Privilege Escalation

Linux Privilege Escalation: PwnKit (CVE 2021-4034)


Team Qualys discovered a local privilege escalation vulnerability in PolicyKit’s (polkit) setuid tool pkexec which allows low-level users to run commands as privileged users. According to Qualys, the vulnerability exists in the pkexec.c code that doesn’t handle the calling parameters count correctly and ends trying to execute environment variables as commands.  Thus, an attacker can craft environment variables in such a way that it will induce pkexec to execute arbitrary code. We are using the older vulnerable Ubuntu 20.04 in this demonstration which can be downloaded from Ubuntu’s old releases page. Newer releases already come with a patched polkit framework. Mitre post can be found here.

Polkit and pkexec

Polkit and pkexec: PolicyKit is also known as polkit in Linux systems. It is an authorization API used by programs to elevate its permissions to that of an elevated user and run processes as an elevated user (root, generally). If the user is not specified it tries to run that command as the root user. Sudo does the same thing in terms that it lets a user run commands as root, however, with pkexec, admins can finely control the execution of particular programs by defining policies for it. Sudo has no restriction and a user may run any command as an elevated user-given, he knows the password. Pkexec also takes some effort in setting up but Debian variants, including the popular Ubuntu, come with polkit and pkexec pre-installed. These authorization rules for third party packages are defined in *.rules JavaScript files kept in the directory /usr/share/polkit-1/rules.d/

You can read more about polkit and basics here.

Details about PwnKit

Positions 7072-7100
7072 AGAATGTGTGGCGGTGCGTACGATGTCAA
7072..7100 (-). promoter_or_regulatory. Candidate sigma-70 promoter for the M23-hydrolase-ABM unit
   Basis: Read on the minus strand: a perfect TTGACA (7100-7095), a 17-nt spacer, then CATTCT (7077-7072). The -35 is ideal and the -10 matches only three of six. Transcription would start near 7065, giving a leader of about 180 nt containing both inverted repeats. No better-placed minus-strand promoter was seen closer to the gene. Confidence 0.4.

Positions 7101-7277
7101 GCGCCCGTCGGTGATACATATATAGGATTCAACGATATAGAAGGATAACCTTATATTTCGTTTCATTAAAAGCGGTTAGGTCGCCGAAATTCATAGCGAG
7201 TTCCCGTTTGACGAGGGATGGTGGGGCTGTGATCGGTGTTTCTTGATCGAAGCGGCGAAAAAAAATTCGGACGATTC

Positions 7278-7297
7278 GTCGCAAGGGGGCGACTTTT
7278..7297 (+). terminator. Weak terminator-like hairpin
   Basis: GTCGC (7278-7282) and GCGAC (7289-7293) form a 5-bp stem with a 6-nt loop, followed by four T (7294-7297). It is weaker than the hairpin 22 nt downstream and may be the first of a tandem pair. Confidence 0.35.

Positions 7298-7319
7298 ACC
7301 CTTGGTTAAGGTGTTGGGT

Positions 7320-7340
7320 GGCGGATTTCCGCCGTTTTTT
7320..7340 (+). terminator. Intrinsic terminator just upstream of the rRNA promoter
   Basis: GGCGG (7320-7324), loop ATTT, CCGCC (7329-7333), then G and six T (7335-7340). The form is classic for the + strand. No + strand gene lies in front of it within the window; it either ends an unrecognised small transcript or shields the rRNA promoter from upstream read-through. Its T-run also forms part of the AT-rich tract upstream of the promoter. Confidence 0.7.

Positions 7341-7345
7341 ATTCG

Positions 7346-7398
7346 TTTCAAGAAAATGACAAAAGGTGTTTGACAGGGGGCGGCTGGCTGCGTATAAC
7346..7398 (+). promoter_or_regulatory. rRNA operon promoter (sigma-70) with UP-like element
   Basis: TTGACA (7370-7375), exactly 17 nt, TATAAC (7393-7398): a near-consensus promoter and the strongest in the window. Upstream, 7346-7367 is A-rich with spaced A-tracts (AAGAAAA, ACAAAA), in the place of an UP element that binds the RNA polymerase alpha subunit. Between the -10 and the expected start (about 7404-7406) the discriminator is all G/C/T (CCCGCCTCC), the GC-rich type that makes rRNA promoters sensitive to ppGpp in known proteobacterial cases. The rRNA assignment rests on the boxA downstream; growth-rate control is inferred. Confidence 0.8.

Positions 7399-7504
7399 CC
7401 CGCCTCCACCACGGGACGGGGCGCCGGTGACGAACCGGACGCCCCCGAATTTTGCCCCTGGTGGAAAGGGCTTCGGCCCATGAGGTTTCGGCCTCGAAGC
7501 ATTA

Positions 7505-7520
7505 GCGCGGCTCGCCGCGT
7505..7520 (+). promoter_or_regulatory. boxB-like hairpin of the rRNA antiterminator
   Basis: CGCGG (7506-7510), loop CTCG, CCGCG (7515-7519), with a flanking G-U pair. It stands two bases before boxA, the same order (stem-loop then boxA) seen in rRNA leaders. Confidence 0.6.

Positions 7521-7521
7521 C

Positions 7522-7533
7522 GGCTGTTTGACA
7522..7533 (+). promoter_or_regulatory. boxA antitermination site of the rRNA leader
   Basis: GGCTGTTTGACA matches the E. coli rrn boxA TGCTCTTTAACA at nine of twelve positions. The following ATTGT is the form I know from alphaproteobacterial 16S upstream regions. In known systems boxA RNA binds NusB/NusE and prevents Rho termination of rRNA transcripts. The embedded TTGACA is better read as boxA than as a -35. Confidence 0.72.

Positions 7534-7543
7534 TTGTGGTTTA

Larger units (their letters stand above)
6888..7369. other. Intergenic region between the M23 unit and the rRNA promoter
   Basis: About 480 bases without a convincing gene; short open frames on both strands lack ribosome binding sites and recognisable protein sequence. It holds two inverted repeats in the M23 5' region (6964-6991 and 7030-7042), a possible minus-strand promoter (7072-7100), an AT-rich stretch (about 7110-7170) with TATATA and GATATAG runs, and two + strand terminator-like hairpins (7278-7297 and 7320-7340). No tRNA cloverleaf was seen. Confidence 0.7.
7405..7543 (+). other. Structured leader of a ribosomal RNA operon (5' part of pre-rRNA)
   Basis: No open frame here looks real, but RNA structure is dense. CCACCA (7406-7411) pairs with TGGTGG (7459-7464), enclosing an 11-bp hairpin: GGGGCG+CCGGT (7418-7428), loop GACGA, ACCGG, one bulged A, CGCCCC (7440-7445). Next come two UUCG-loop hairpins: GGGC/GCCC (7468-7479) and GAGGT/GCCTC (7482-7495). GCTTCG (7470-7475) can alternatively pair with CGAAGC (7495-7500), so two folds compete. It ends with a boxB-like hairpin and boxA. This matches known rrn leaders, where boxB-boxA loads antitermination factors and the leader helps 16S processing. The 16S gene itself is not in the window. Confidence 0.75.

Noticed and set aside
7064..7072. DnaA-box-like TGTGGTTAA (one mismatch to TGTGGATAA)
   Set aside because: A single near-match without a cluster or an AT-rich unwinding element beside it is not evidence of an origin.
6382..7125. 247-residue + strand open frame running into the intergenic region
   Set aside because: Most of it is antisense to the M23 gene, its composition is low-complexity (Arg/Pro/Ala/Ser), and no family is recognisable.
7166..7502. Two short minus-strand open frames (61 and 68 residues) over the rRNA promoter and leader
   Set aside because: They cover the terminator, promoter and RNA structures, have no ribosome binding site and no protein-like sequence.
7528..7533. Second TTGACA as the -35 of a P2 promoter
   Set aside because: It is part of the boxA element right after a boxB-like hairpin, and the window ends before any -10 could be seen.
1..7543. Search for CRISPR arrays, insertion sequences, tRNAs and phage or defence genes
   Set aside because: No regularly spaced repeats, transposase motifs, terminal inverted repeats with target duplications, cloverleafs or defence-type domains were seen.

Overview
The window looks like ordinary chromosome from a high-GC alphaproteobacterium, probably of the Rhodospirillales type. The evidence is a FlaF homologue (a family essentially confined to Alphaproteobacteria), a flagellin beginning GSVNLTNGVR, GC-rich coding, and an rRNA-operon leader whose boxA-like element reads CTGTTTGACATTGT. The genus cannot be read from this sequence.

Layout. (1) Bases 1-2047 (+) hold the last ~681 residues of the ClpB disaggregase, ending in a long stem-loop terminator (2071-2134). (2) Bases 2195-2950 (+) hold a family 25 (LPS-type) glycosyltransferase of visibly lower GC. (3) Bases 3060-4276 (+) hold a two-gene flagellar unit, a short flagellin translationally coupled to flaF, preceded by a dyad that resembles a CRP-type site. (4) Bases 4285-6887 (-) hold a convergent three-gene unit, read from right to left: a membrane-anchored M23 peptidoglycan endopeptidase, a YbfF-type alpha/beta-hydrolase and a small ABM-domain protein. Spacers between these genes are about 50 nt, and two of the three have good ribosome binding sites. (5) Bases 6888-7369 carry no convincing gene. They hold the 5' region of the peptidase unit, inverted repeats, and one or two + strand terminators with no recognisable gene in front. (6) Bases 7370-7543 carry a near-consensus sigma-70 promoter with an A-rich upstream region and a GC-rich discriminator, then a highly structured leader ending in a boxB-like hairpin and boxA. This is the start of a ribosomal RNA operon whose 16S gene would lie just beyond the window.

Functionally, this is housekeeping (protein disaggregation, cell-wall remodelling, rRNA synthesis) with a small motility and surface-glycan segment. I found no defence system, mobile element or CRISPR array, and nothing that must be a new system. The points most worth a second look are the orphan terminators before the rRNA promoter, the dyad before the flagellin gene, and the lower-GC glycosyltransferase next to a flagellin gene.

Pkexec’s code can be viewed on github here. In the main function, you can see two parameters being passed, argc and argv[].

If we do not pass any argument to this function, argc =0 and argv = NULL. In the for loop, n is now set to 1 and the loop does not execute as the condition fails.

When a program is executed, arguments, environment variables and pointers are placed contiguously in stack. path variable is set to NULL. This makes argv[argc] equal to Null and finally, argv[n] becomes argv[1] (as n=11) which becomes the envp[] or the environment variable. Author calls it “value”. (You can refer to the original post to understand in-depth)

Since the path is NULL, it doesn’t start with “/” (indicating absolute path) and hence, the function g_find_program_in_path searches for the value in the environment variables.

Variable s is finally set to that environment variable “value”

Attack vector: An attacker can create an environment variable and use this memory corruption technique to run his own executable named “value.” Hence, an attacker can use pre-existing environment variable privilege escalation methods to exploit this.


A proof of concept for this vulnerability has been uploaded on github which can be found here. To run the attack, we simply need to clone the repository, make the executable and run it. The program will exploit this memory corruption weakness as explained above.

cd /tmp
git clone pwnkit
cat /etc/passwd

And just with two commands, we have exploited pkexec’s vulnerability and escalated ourselves to root!


  • The vulnerability has already been patched by respective vendors. In Ubuntu 20.04 policykit-1 – 0.105-26ubuntu1.2 version mitigates this weakness.
  • If no patches are available for your operating system, you can remove the SUID-bit from pkexec as temporary mitigation.
    chmod 07555 /usr/bin/pkexec


All of the unupdated older versions of Debian flavours and Red hat flavours are susceptible to this attack making it a severe risk for an organization. The ease of exploitation of this attack makes it even more dangerous. It is highly recommended that sysadmins update their installed polkit packages today. Thanks for reading.

Author: Harshit Rajpal is an InfoSec researcher and left and right brain thinker. Contact here